The reason is that even though we can't quite pry Old Man Winter's bony fingers off us, other things are

Longer days

We are a month past the vernal equinox now and daylight hours significantly outnumber the dark ones. Sunlight, the giver of all life on Earth, will warm up every dark surface, regardless of the air temperature. Rocks, logs and weeds stuck in the ice will absorb the sun rays and holes will appear through the more than three-feet of existing ice.  Marshy ends of bays will melt entirely. The lake ice will break free of the shoreline, rising up so that it is higher than the water level when it froze.
Dirt and debris on the lake will melt holes down into the ice, some will go all the way through. Water will pool on the surface, turning it darker in colour and this too will warm up from the sun.
But longer days will have little effect if the sky is cloudy. So we need lots of sunny days, even if they are cold, for the sunlight factor to overcome the colder-than-normal temperatures.


Snow and ice melt far faster on warm windy days than on calm ones. The wind both blows the warm air in and carries the cold air away. In the West they have a name for this -- chinook. It is a First Nation's term and means snow-eating wind.
The good news is that the wind that blew relentlessly all winter, that created frightening wind chills, is still with us. This spring may not be as warm as normal but it is also far windier. The meager above-freezing temperatures are being multiplied by the wind, at least as far as melting snow and ice go.
There is still a couple of feet of snow on the ground but it is rotten. It would only take a couple of really warm days to finish it.
The wind also plays another role -- it actually creates a current under the ice, at least in some places. Here's how. When the wind blows it pushes down on the ice where the ice expanse is widest -- the center. This displaces the water beneath the ice away from the big sections, sending it rushing into the bays. This is most evident in long, narrow bays. But wind is seldom steady; it gusts and lays and then gusts again. So the water moves into these bays and then moves out again, back and forth. That's why there is a sandbar at the entrance to virtually every narrow bay. Think of Green Bay in Pipestone, Golden Arm, Marten Bay. The sand came from the action of the wind on the water, underneath the ice. Sediment in the water falls out every time the current reverses.
Every bush-wise snowmobiler and lake traveler knows that the ice is no good at the entrances of long bays. The back-and-forth current here makes the ice thinner and the sandbar makes the water shallower. In the spring, the sunlight will warm the water up here quickly so that these are the second places to open after the mouths of creeks that have continuous current.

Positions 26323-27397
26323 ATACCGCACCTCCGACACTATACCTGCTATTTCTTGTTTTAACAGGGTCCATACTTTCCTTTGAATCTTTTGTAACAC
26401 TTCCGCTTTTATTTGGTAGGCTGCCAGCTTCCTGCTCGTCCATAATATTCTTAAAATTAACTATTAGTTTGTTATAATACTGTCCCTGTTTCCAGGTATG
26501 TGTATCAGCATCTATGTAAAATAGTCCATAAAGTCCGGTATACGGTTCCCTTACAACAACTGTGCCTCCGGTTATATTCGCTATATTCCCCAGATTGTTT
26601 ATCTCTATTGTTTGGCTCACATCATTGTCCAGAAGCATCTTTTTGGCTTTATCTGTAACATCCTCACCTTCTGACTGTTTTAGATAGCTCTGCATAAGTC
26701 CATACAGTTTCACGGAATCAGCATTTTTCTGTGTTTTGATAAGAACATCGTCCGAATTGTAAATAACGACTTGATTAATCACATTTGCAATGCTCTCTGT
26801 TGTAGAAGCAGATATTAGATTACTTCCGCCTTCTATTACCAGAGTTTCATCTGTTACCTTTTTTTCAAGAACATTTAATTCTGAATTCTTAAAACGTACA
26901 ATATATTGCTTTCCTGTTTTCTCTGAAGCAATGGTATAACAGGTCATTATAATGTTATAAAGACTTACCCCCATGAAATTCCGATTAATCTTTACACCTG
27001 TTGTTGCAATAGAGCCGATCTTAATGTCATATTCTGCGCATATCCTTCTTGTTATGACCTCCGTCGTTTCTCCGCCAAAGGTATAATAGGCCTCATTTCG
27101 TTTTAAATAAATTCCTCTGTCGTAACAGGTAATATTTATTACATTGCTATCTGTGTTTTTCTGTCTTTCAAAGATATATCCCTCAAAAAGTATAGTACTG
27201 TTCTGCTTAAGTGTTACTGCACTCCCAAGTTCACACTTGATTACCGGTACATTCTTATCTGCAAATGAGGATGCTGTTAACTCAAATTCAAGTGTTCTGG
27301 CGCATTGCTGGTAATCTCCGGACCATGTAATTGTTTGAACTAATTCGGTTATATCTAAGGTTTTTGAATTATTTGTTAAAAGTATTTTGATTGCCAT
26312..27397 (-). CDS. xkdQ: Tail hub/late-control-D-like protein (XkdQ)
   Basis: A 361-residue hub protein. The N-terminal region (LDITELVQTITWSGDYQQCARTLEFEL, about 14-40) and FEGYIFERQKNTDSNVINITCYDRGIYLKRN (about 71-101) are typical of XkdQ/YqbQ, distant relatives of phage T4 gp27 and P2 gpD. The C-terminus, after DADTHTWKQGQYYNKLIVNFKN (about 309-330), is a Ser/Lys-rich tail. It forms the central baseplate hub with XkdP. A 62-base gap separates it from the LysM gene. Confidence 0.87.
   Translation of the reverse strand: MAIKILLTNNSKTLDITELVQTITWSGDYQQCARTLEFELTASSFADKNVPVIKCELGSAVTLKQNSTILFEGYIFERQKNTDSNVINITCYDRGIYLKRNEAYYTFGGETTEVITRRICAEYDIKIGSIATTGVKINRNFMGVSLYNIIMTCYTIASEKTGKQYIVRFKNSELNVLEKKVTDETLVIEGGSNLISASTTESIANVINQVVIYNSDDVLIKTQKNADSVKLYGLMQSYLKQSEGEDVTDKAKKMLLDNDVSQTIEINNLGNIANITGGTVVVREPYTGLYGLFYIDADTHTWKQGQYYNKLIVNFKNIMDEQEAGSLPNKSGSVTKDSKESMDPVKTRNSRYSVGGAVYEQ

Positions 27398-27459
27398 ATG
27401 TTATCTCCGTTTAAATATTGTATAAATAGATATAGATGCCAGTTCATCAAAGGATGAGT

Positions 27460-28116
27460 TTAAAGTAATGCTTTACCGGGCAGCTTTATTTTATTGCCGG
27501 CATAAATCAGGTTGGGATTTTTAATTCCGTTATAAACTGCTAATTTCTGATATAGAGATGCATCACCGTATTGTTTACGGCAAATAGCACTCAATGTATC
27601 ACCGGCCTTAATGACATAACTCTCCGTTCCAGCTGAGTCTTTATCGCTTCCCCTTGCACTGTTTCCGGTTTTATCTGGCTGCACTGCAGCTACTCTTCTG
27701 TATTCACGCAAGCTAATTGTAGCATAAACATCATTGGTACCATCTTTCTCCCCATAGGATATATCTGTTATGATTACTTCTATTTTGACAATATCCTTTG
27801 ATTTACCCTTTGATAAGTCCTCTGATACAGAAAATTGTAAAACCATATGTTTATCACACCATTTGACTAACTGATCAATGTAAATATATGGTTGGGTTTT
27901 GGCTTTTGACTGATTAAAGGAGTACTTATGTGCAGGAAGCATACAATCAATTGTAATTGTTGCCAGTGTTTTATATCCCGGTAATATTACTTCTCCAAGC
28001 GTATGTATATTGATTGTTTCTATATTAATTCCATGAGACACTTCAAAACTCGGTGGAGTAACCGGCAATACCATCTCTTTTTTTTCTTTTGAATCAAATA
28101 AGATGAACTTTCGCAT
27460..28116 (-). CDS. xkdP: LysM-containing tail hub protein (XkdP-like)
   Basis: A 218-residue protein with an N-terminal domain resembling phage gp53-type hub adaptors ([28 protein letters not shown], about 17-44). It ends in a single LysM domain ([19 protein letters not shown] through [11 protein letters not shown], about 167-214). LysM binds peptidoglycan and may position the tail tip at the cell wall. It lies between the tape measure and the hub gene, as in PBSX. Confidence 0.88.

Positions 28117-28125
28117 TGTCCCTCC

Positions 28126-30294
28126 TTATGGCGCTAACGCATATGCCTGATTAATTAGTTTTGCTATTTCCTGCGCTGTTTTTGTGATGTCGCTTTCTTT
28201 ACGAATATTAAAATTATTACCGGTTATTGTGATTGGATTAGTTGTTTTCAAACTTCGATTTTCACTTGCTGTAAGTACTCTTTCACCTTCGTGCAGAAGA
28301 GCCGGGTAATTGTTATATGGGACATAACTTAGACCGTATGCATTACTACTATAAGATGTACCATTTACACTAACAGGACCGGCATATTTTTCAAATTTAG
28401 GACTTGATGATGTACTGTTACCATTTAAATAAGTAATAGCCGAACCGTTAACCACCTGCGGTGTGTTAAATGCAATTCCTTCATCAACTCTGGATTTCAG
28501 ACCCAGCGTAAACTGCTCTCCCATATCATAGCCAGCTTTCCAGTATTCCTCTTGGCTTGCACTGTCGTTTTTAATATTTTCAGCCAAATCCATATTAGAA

Although we are still a long way from it happening, eventually it will be the wind that dashes the ice pans to bits. This will occur when the ice has melted a few feet from the shore and has room to move.

No more snow

If the lake ice is going to disappear before the season opener, we cannot have any more snowfalls like we had a few days ago. About three inches fell in Red Lake, much more in other places. A snowfall like this sets back the melting process by several days.


A warm rain really rots lake ice quickly. It will create pools on the surface that will find cracks that go all the way through. The water will pour through these, widening them and weakening the entire sheet.
Rain also sends torrents of water from land onto the lake, bringing with it dirt that absorbs sunlight.


Obviously, nothing melts snow and lake ice like warm temperatures. Even if they aren't normal, they must be above freezing, especially at night. If it freezes at night, it takes half of the next day to melt the new ice. So we still need it to warm up. We should be experiencing highs of 10 C to 15 C (about 40 F to 50 F) and lows of 0 C to 5 C (32 F to 40 F). Instead we are getting highs of 5 C to 10 C and lows of -5 to -10 C. That's not good. The weather forecasts continually predict it to warm up within a week. So far, it hasn't happened.

Click to go back to our website
 Click to see the latest on the blog

Sunday, April 20, 2014

Scenes to warm our winter-frozen hearts!

Bay in front of Douglas Creek. 
Douglas Creek pours into Trout Bay
Hugh Carlson's  freighting system loaded with dock segments. In the background is Frank Paishk's cabin.
It hit 25 C or about 75 F in the sun in Nolalu today
Brenda and Cork enjoy the sun and disappearing snowbanks
The top three photos of spring scenes at the west end of Red Lake were sent to me today by Enid Carlson who owns Viking Island Lodge along with her husband, Hugh.
They had made a freighting snowmobile trip out to Viking Island on Douglas Lake. The two scenes of open water were at the entrance to Douglas Creek at the end of Trout Bay, a familiar place to all Bow Narrows anglers. Despite the below-normal temperatures and late-spring snowfalls, the lake is melting there pretty much as-usual. Of course, this place has a lot of current and such areas are the very first to melt. Still, it is heartening and makes us still hopeful that we will be able to get into camp by the opening of fishing season, May 17.
There is current also in the narrows in front of Bow Narrows Camp and this fact has often let us start the season on time by flying from the Chukuni River in town, usually with Viking Outposts aircraft, and landing in the narrows, even when the main part of the lake is still frozen and impassable to our cabin cruiser. In fact, that is what we did last year.